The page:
Why I am a Student of Color

By Clara Younge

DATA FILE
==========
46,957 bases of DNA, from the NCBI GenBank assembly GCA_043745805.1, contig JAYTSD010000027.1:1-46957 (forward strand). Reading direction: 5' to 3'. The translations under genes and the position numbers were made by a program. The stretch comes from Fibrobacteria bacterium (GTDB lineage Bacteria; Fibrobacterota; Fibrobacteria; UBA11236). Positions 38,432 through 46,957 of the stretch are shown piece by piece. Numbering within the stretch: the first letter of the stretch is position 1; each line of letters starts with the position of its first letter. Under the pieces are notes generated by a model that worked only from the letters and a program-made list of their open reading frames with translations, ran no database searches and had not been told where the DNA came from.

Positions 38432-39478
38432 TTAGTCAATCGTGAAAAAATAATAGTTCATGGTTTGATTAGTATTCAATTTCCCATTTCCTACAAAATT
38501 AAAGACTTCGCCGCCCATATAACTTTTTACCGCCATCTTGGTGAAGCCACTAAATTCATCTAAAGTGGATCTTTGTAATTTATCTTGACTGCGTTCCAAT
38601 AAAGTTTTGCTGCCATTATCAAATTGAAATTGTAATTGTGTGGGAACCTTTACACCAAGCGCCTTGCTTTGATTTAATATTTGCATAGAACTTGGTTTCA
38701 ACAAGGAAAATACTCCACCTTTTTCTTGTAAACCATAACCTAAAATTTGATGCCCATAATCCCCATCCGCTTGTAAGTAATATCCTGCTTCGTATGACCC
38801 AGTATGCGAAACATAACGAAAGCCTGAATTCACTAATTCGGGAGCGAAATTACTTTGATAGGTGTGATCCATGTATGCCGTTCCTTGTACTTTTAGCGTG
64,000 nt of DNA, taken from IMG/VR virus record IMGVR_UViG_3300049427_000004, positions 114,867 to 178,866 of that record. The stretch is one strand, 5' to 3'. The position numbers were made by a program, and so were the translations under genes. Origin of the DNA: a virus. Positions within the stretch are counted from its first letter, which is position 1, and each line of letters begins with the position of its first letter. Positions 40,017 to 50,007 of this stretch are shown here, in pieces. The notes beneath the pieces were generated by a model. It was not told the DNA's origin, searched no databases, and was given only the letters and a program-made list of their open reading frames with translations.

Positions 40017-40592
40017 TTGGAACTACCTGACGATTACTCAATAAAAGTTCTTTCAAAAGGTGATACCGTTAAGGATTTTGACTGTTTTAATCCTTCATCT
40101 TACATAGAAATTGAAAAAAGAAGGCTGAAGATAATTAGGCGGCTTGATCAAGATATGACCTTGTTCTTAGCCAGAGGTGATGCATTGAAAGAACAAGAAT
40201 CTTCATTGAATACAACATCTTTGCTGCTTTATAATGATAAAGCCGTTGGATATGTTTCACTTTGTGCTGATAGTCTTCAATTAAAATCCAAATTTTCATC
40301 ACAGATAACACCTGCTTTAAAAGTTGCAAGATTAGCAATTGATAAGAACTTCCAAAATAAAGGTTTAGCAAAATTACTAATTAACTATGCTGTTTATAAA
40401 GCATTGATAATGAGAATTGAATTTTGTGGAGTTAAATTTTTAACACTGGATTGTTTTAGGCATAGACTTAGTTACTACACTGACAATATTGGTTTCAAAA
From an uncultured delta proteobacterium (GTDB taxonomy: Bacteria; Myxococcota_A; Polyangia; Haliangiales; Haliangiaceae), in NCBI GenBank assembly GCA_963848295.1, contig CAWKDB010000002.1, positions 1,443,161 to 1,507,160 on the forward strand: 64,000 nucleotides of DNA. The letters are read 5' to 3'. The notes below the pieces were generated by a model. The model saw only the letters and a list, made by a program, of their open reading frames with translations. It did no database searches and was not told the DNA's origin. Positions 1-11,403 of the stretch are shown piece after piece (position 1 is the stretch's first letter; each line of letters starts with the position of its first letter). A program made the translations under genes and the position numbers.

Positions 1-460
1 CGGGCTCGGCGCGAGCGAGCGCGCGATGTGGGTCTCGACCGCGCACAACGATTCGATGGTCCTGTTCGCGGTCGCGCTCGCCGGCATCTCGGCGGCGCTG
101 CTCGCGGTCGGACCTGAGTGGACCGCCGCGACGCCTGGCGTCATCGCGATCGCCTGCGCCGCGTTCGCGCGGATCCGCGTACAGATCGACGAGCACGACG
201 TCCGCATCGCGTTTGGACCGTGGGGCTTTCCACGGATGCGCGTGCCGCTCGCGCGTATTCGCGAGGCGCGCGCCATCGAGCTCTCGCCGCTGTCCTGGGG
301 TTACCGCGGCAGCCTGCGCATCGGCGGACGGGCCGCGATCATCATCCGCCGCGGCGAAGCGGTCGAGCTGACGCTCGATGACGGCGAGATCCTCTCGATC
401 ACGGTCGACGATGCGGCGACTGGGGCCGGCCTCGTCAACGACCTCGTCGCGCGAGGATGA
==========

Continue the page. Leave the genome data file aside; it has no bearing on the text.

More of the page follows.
Just before we skipped out for spring break last week, Maya Suzuki-Daniels dropped a post-race bomb on Macalester. Her article created a stir around campus of both agreement and disapproval, and either way it got people thinking. I appreciated Maya’s article. I found her words brave and her story important, particularly in this moment. Now, in telling my own story, I wish to emphasize, as she says, that she does not and should not be asked to speak for or represent all people of color. With this article, I do not seek to invalidate or reject the experiences of those who choose not to identify as people of color. I aim only to provide another perspective to the mix. In many ways, my opinions differ from Maya’s, and in many others my experiences mirror hers. We both identify as mixed. We both grew up in organically multicultural communities and went to diverse (however segregated) public high schools. We both have been told by strangers that we are not what we claim to be (I tend to have a hard time convincing people that I’m Black, and am often mistaken for Latina). We both come from relatively privileged backgrounds, have experienced success within the education system and live outside the status quo of ‘authentically’ uneducated and underserved black and brown people. However, the difference is clear in how each of these circumstances have played out in our lives. When I came to Macalester as a first-year, I was struck (surprised, shocked, upended) by the pervasiveness of whiteness. By which I mean, there are a whole lot of white people here. Coming from a diverse small-town public high school, I had no idea that there could be so many white people and so few of anyone else. I had no idea that I would be joining a basketball team with one other black person and no other people of color. I had no idea that I might ever be the ‘blackest’ person in a room. Macalester was the first time in my life that other people recognized me as black, simply because I said I was. I was welcomed into the Black Liberation Affairs Committee regardless of the color of my mother. For me, the news that anyone should be rejected from a Macalester student organization because of their mixed heritage or perceived race, is appalling. Macalester needs to be better than this. However, for those who have felt that rejection, I know how it can be hard to define yourself when your whole life others have insisted on doing it for you. Perhaps this acceptance made just the difference between my communal identities and others’ individualistic stance. But my newfound validation rode in on the heels of a loneliness I had never expected. I felt isolated. I saw few remnants of my home friend group (primarily working-class Latinos), no traces of the “ghetto” black kids that I played ball with. There was all of one butch lesbian on the entire campus, and even the skaters were imported from the local middle school. The dearth of people of color was compounded by the social divide between domestic and international students and by the fact that many choose not to identify with a racial or ethnic-based community. Perhaps because of a fear of rejection, they chose not to seek out other black and brown students, and forged relationships based in athletics or residence halls. In this way, I feel my blackness much more at Macalester than I did before. But it is the contrasting whiteness that makes it so, not any efforts by the college. It is because of this isolation that I appreciate the services offered to me and other students of color by the DML, the cultural orgs, and identity collectives. Without these systems of support, I probably would have transferred. Based on personal conversations with other students, I think there would be a much higher rate of transfer out of Macalester, and however morbid this may sound, out of life, without these programs. In the late 1970s Macalester took on a program, similar to the POSSE program in operation at Carleton and other comparable schools, which specifically recruited underserved, underprivileged students from inner-city public schools. These students came from cities as far as LA, New York and Atlanta, from communities with few white people, to a vast-majority-white Macalester and Minnesota. After the second year of the program, Macalester cut funding. Campus resources were dropped, and the students stranded. In protest, outraged Black and Brown students occupied the administrative building, locking themselves in for three days until the college met their demands for academic and non-academic support in their transition to small-private-liberal-artslandia. These students not only found it difficult to move to such a white space, but were also victims of direct, overt racism on Macalester’s campus – as are many students of color today. Let us not forget the experiences of those who are not comfortable in all-white spaces – or those who have race thrust upon them daily by the words and actions of others. I alluded earlier to the increasingly popular trend towards “post-raciality,” the belief that race no longer matters in America (be it because we elected a black president, because Affirmative Action worked, or because soon everyone will just be a tan-ish color anyway) and we are all individuals, special and unique each in our own ways. While this argument has validity in recognizing the arbitrary nature of racial constructions, it is idealistic. Those of us with the privilege of white skin, class, or education can afford such idealism. Others cannot. Many people are made painfully aware of their race every day of their lives. Don’t believe me? Try downtown Minneapolis any Friday or Saturday night. Try Trayvon Martin. Try students who have been locked out of the dorms because they looked ‘suspicious’ (read, ‘black’). Try any one of the people who have been called racial epithets by fellow Macalester students since we started the school year. The phrase People of Color emerged from 1970s political movements by various collectives of Asian Americans, Black Americans, Native Americans and [email protected] Americans. It was conceptualized not as a racial or biological designation, nor as a lumping of diverse non-white identities. For those who coined it, it was statement of solidarity, a commitment to work in collaboration with other oppressed people. By using this term to identify myself, I stand in solidarity with those who cannot afford to believe post-racial ideology. I, like everyone, do have other personal identities that mark me as an individual. And like everyone, the labels that we give to these identities (biracial – black and white, more or less bisexual and femme, an athlete, a sister, etc.) do not begin to describe the specificity of my experience. But my communal identities as a Queer Woman of Color bind me to a larger group of people and a larger movement: one not willing to sit by and let racism go unnoticed; one fighting for freedom for all of us, not just equality for a few individuals. And it may not always be easy, but it is one that I am proud to join. refresh –>